Every month we share new advices for Lama Zopa Rinpoche’s Online Advice Book, adding more than 100 new entries every year on a variety of topics. More precious than ever, there are now more than 2,200 of Rinpoche’s advices online.
- The Self-cherishing Thought Is the Real Enemy: Rinpoche advised that the benefits of bodhicitta are limitless like the sky, in this letter sent to a student was unwell.
- Remedy for Anxiety: Rinpoche gave this advice to a student who was trying to control their anxiety, which seemed to be getting worse as they approached old age. The student had also requested life practices.
- How to Use Sickness and Death on the Path: This advice was given to a student who was in the hospital and was very sick with cancer. Rinpoche advised how to think at the time of death and how to experience sickness and death by taking the obstacles and suffering of others and giving away our body, enjoyments and merits.
You can always find a list of all the newly posted advices from Lama Zopa Rinpoche on our website.
LYWA Updates & Offerings
Our dedicated and hardworking office manager, Ani Tenzin Desal, will be on retreat for the next five weeks. For the duration of this time, there will be fewer options for shipping, a few book titles that will not be available and all requests for larger book orders will be on hold until she returns in July. We wish Ani Desal a joyful and fulfilling retreat.
We'd also like to share with you two videos created by our social media manager, Megan Evart. There is a Georges Luneau video of Lama Zopa Rinpoche at Lawudo, Nepal, 1969 with Calling the Guru from Afar soundtrack. The chanting is based on Rinpoche's melody and the English subtitles were translated by Rinpoche in 1985. There is also a 21+ hour video of Rinpoche chanting sutra and mantra that was made with the intention to be played for animals and household pets.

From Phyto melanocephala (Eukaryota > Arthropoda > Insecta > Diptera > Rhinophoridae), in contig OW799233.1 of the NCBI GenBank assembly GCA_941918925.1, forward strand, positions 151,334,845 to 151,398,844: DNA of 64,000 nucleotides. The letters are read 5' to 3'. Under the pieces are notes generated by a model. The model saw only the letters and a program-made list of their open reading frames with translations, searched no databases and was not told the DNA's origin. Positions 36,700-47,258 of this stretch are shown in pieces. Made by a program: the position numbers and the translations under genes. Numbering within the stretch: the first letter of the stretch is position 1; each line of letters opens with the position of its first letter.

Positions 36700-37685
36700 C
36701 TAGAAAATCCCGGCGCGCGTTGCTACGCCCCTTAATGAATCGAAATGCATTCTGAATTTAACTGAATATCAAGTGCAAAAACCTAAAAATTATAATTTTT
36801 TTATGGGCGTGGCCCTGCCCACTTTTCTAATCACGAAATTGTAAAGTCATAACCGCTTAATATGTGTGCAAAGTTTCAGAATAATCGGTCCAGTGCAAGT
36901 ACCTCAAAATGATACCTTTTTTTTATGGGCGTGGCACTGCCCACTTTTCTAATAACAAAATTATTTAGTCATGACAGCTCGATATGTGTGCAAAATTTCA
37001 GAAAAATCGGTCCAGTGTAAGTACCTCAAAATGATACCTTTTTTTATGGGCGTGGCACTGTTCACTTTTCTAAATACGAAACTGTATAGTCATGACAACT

Thank you so much, and please read on for this month's teaching on preparing for death by Lama Zopa Rinpoche.
THIS MONTH'S TEACHING: Preparing for Death
In essence, practicing the five powers, integrating the lifetime practice into the five powers, that’s our training in everyday life and we are making preparation for our death in the best way. The main thing, the heart thing, is bodhicitta practice, living the life with bodhicitta and then to separate, to split from the self-cherishing thought, so we split from the self-cherishing thought. These five powers are in the heart. If we are able to do this, then no question, at the time of death we are able to practice, naturally we are able to practice the five powers near the death time.
Then there’s no obstacle at the time of death, no obstacle to our going to the pure land, whatever, to receive the perfect human body, whatever, all that we wish for. So that is the short answer for us, to help us. There can be many things explained but in a condensed way this is what it is, so we need to practice that in our daily life. Then, how it will turn out at the end of our life is very good—at the time of death it’s very good, very successful, the happiest one, very fruitful.
Or we could have a very difficult death—we can’t do any practice, we only have fear, worry. We can’t remember the practice and we are totally terrified, totally overwhelmed by karmic appearances. We’re not born yet in the lower realms, but already we have all the signs, all the terrifying karmic appearances, it’s happening to us. Already the sign preparation, it’s already happening, we are experiencing that at the time of death, all kinds of things, we are seeing many terrifying things happening to us. Nobody, not even the whole family, not even all the people in the house can see anything, but if the karma has already ripened there are all these terrifying appearances, signs we will be born in the lower realms.
Whether it’s going to be an extremely difficult deathtime, a most terrifying time, or for somebody who has met Dharma then it depends so much on correctly devoting to the virtuous friend, how much that is well done. Of course, the result affects us normally in our day-to-day life, it affects us. Somebody who is having very successful realizations, with the mind not going down, only going up—month by month, year by year, only going up, not going down, the experiences getting better and better—that shows correctly devoting to the virtuous friend is very well done, the result expresses that. So including how our life is difficult or not, so much depends on that.